We may not have gotten our much anticipated personal jet packs when we turned the corner into the 21st century. Sure, we’re in a tech boom and pretty much everyone realizes it, but are people realizing we’re in a business culture boom too? If you compare tech to business, especially in the last century, you could say tech was already solidly advancing; whereas business culture remained more or less the same with overall slight shifts. How we worked changed. How we thought about work, didn’t. All that is changing now.

When we look back, one of the biggest markers of human evolution in the 21st century will be in how we think, and we’ll see it the most in how we work. For entrepreneurs, this means shedding the boss mentality and adopting a leadership mentality. There’s a difference.

Robert Short thinks so. An entrepreneur with a personal fitness business, Short believes “A leader sets an example to be followed…a boss merely dictates orders.” He adds, “Most bosses I have dealt with simply took tests, followed their bosses without question, loved those that did the same, and thought that’s all it took to be a good boss. When I was a candidate for the L.A. County Sheriff’s Dept, I found that many ‘bosses’ had no clue about tactics….they just tested well and had higher educations, which afforded them faster promotions to positions of power. The real leaders in the department were the men and women who had real, practical hands-on experience dealing with life and death tactical situations. When the leader made tactical decisions, the team knew they were in good hands because a) the leader knew what he-she was doing and b) was involved in the crisis with his/her officers. Bosses just boss…leaders lead by example.”

Know What You’re Doing & Lead by Example

Robert brings up two very good points. First, being a leader means being ahead of the curve. It means educating yourself on a daily basis on your industry, on trends and on what tools/tech your employees could use to do their job better. The other point is to lead by example. Nothing brews hatred more than seeing your boss take it easy while you’re slugging it out – or worse, while he expects you to slug it out. Of course, as a successful entrepreneur you’ve likely paid your dues. You’ve probably worked a full time job and sacrificed evenings to build your company, worked late, worked without pay and more. Even employees that are smart enough to understand this don’t really care; they care about what they see. If they see you strolling in at noon talking about how you caught a wicked wave that morning; if they see you wasting time over people’s shoulders or just “hanging out” – then chances are you’re accidentally making everyone hate you.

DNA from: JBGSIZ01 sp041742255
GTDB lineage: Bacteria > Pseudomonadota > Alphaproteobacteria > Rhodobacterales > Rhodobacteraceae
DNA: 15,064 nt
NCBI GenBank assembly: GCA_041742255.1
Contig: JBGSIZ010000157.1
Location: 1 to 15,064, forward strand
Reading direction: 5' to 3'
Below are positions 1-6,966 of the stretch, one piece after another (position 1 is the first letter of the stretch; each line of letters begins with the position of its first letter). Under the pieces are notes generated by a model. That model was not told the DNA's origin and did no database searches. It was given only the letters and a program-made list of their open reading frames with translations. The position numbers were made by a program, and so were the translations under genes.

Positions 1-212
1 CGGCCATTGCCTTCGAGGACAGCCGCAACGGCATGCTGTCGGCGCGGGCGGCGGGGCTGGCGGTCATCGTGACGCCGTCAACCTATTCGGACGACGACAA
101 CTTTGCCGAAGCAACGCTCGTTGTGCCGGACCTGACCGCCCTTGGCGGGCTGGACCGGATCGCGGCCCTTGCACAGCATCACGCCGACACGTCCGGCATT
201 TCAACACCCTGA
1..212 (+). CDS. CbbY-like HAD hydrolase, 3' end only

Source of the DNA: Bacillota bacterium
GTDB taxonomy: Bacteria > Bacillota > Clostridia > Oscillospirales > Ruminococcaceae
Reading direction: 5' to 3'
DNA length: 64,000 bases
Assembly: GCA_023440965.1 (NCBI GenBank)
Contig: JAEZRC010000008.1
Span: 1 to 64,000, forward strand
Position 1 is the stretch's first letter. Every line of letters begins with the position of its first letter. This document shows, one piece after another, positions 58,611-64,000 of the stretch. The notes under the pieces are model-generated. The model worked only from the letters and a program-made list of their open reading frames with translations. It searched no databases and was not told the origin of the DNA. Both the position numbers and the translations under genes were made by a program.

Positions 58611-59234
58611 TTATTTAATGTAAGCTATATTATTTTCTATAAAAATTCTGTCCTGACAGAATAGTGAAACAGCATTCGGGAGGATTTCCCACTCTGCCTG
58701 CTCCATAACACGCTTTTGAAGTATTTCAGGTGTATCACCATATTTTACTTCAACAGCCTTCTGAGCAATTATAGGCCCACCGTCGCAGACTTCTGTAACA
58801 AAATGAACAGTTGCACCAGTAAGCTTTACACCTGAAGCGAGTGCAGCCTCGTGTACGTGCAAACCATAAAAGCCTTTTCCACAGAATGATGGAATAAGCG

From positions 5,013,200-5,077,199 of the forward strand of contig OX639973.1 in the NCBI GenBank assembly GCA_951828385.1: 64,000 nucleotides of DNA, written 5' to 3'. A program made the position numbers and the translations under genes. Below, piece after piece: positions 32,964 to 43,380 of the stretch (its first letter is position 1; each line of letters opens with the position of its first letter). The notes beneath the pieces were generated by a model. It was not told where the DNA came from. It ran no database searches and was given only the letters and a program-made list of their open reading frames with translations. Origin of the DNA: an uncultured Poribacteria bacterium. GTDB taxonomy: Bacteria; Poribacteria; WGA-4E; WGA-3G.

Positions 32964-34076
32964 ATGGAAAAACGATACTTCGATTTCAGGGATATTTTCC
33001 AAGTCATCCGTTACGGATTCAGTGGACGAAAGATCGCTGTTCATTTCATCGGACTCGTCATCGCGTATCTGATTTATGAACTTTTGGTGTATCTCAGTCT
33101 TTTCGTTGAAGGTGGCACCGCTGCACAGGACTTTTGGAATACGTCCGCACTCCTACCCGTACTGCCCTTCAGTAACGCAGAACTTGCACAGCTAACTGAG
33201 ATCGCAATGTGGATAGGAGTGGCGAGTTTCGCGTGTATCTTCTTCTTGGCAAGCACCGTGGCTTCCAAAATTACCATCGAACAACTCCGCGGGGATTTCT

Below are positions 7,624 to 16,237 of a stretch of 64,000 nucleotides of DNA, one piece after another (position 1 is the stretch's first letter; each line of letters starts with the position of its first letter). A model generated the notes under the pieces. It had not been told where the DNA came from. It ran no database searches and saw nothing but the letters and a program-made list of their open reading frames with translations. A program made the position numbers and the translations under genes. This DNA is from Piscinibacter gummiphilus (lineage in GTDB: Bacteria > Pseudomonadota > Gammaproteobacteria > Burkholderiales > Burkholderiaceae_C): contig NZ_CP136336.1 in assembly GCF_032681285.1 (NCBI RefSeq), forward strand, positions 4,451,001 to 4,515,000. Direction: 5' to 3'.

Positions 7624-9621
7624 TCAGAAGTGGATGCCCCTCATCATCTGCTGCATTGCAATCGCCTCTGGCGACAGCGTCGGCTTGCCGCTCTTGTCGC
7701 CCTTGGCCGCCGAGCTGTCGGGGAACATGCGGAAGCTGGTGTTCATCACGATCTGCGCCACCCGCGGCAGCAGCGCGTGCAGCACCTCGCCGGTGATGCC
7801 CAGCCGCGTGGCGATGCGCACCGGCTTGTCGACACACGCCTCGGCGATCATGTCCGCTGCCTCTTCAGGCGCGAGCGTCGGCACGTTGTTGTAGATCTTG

Stop Bothering Your Employees

This brings us to another point that I’ll get right into. Stop hovering over people. Be smart enough to attract the best employees and then let them do their work. This is particularly important in creative fields where all you need to do is give them a deadline. You don’t need to micro-manage every step of the process.

Build a Company Culture Worth Slaving For

If you want the best employees, you’re going to have to entice them. Good pay and great benefits are terrific, but a poor company culture sooner or later will always overshadow pay/benefits. A dime a dozen companies offer competitive pay and wages – but how many of those places have employees that enjoy being there? Not many. If you can’t offer up even a fraction of the work culture and benefits Google or Facebook offer, then at the very least offer a flexible work schedule. Most entrepreneurs I know expect slavish devotion from your employees, primarily because it mirrors their own work ethic. You have to remember though that it’s your company, not theirs – so create a company culture and work environment worth slaving for.

作者 Shireen Qudosi

Shireen Qudosi is Benchmark Email's Online Marketing Specialist and Small Business Advocate. An Orange County based writer, Shireen specializes in online marketing and public relations. She has written for over 75 publications and has launched nine successful new media campaigns to date. Her work has been featured in the New York Times, Denver Post, the Oklahoman and Green Air Radio, among others.